Thursday, April 11, 2013

Duckage and Birdage

A report on yesterday's sightings from Tom Fiore. our sharp-eyed correspondent:

Rusty Blackbird - Central Park - 12/03/07

Central Park, Manhattan, N.Y. City

At least 1 additional Rusty Blackbird was omitted from my report for 4/9, a bird on the Great Lawn, amongst robins, Palm Warblers, & juncos - a seemingly unlikely place for the shy species to forage, yet I've seen Rustys out on that particular lawn a half-dozen times in previous migrations, usually not staying out of typical habitat for very long.

Wednesday, 10 April, 2013

At least one Blue-gray Gnatcatcher was still around the Blockhouse this Wed. a.m., & the north end otherwise had a fair selection of many of the species previously reported this & the last few days, albeit in slimmer numbers generally, with a few exceptions - more E. Towhees, a few "new" Brown Thrashers, and just maybe more Ruby-crowned Kinglets, with small numbers of Golden-crowneds hanging in. At least three Rusty Blackbirds continued, with one seen at the Loch in early a.m.

A check of the lawns where so many migrants convened 24 hours earlier revealed far fewer today, but some Palm Warblers did continue on both Sheep Meadow and the Great Lawn.  On arrival in the park at first light, pretty much my first sighting was of a brightly-plumaged Yellow-rumped [Myrtle] Warbler, the first I've noticed in full-dress uniform here this spring. I'm not aware whether a Louisiana Waterthrush was detected today: my brief tries for one were negative; more should be passing thru very soon. Chipping Sparrows seemed lower in numbers but were widely dispersed all around the park.  E. Phoebe numbers are down, with likely a fresh batch after the next storm-free night. Swallows, still not, or barely, seen in Central. All 5 regular spp. can be sought at the reservoir (mainly) in the coming weeks.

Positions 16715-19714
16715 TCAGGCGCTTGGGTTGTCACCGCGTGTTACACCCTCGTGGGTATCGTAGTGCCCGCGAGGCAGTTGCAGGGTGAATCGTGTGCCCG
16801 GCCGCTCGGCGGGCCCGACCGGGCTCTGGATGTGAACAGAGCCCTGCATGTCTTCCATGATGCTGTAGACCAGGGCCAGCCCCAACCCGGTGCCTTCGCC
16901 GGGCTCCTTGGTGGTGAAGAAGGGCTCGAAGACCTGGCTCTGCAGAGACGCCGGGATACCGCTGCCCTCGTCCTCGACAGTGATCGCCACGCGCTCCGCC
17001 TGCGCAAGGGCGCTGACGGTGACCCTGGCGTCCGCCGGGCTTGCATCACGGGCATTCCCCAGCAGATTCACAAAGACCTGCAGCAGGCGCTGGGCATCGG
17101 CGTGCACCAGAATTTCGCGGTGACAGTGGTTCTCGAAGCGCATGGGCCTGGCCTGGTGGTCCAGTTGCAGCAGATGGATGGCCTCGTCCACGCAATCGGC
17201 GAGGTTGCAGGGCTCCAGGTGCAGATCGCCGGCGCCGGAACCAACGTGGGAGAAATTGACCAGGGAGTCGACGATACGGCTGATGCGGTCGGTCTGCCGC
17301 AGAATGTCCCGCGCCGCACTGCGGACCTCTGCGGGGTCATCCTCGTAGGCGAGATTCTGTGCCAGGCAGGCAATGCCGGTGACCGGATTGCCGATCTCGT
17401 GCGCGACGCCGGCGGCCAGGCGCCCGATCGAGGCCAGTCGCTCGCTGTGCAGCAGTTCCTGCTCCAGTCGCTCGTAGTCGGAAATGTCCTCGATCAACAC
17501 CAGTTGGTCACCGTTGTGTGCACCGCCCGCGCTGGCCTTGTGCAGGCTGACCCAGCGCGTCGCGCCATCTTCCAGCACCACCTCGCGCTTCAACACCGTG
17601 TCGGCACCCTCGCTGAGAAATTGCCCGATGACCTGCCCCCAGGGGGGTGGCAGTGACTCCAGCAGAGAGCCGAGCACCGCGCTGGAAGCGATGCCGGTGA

Duckage is down, as expected, with a few Ruddy Ducks & Buffleheads lingering on, as well as at least one female-looking Hooded Merganser, & for other waterbirds a notable increase in Double-crested Cormorants, both as fly-overs & at the reservoir, plus a few American Coot still hanging in there. The Laughing Gulls that showed up recently seem not be around in the reservoir's daily collection & that's sort of an early pattern in C.P. many years, with more possible as actual summer approaches.  The blossoming of many trees and other plants and now a good soaking rain will likely provide a feast of insect & arthropod life for a lot of birds yet to arrive. One nice plant not too bothered by insects is Bloodroot, seen in bloom in a number of areas in C.P. and likely now out in other parks.